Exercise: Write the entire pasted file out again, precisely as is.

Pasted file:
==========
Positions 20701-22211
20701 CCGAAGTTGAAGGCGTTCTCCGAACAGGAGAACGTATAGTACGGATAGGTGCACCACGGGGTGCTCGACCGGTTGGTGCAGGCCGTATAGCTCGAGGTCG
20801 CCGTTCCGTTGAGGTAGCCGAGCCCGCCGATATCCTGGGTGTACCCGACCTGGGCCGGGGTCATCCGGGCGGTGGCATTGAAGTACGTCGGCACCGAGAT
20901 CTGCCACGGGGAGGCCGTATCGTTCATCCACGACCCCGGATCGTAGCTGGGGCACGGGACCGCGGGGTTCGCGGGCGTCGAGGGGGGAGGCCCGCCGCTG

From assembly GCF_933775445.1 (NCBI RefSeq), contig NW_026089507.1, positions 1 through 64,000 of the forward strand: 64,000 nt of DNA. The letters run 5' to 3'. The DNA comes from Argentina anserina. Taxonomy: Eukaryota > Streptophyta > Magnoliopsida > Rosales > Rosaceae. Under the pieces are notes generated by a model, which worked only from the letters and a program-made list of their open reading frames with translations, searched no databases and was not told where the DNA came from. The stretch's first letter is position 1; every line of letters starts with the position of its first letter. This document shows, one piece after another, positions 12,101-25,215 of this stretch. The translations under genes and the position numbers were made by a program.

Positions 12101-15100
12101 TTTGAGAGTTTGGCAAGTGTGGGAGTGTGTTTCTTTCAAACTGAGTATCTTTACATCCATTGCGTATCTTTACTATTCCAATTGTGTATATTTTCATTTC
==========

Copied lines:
Positions 20701-22211
20701 CCGAAGTTGAAGGCGTTCTCCGAACAGGAGAACGTATAGTACGGATAGGTGCACCACGGGGTGCTCGACCGGTTGGTGCAGGCCGTATAGCTCGAGGTCG
20801 CCGTTCCGTTGAGGTAGCCGAGCCCGCCGATATCCTGGGTGTACCCGACCTGGGCCGGGGTCATCCGGGCGGTGGCATTGAAGTACGTCGGCACCGAGAT
20901 CTGCCACGGGGAGGCCGTATCGTTCATCCACGACCCCGGATCGTAGCTGGGGCACGGGACCGCGGGGTTCGCGGGCGTCGAGGGGGGAGGCCCGCCGCTG

From assembly GCF_933775445.1 (NCBI RefSeq), contig NW_026089507.1, positions 1 through 64,000 of the forward strand: 64,000 nt of DNA. The letters run 5' to 3'. The DNA comes from Argentina anserina. Taxonomy: Eukaryota > Streptophyta > Magnoliopsida > Rosales > Rosaceae. Under the pieces are notes generated by a model, which worked only from the letters and a program-made list of their open reading frames with translations, searched no databases and was not told where the DNA came from. The stretch's first letter is position 1; every line of letters starts with the position of its first letter. This document shows, one piece after another, positions 12,101-25,215 of this stretch. The translations under genes and the position numbers were made by a program.

Positions 12101-15100
12101 TTTGAGAGTTTGGCAAGTGTGGGAGTGTGTTTCTTTCAAACTGAGTATCTTTACATCCATTGCGTATCTTTACTATTCCAATTGTGTATATTTTCATTTC